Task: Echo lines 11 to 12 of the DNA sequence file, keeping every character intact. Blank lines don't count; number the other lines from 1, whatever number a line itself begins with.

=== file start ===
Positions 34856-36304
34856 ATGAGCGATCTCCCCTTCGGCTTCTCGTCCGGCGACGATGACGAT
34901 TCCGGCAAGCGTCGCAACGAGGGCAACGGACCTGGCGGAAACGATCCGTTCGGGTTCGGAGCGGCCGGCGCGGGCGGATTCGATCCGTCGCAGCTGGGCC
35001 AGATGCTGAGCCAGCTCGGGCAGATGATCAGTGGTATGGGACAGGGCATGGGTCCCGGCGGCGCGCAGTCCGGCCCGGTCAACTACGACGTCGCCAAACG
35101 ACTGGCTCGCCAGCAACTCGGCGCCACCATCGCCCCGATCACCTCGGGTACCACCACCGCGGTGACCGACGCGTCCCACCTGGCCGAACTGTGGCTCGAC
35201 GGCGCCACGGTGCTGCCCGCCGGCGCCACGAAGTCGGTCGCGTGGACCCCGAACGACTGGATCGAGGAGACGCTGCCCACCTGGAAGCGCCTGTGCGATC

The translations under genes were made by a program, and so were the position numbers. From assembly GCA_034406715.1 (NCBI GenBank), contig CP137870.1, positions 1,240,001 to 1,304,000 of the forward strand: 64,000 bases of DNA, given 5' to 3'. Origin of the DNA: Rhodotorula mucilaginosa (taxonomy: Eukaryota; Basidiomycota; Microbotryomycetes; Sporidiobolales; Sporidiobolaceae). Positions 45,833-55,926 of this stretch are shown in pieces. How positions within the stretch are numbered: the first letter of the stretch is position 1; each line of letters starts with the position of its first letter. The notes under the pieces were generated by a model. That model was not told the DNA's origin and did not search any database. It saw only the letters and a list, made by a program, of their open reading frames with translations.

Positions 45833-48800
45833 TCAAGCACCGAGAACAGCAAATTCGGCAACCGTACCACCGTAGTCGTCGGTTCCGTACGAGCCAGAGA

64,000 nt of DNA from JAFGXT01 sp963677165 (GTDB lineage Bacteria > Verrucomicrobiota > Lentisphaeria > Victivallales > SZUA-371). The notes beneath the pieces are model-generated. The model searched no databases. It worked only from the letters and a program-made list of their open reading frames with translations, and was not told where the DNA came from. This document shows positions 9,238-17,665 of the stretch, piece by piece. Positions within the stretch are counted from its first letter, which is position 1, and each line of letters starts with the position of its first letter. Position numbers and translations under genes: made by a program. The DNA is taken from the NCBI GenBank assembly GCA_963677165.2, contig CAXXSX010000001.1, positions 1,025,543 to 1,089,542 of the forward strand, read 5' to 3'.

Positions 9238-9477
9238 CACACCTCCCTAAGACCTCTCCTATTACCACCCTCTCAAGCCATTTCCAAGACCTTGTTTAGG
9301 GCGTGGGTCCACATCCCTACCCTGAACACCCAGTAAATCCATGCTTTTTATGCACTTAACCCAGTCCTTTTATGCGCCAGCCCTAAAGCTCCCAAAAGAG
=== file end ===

Positions 9238-9477
9238 CACACCTCCCTAAGACCTCTCCTATTACCACCCTCTCAAGCCATTTCCAAGACCTTGTTTAGG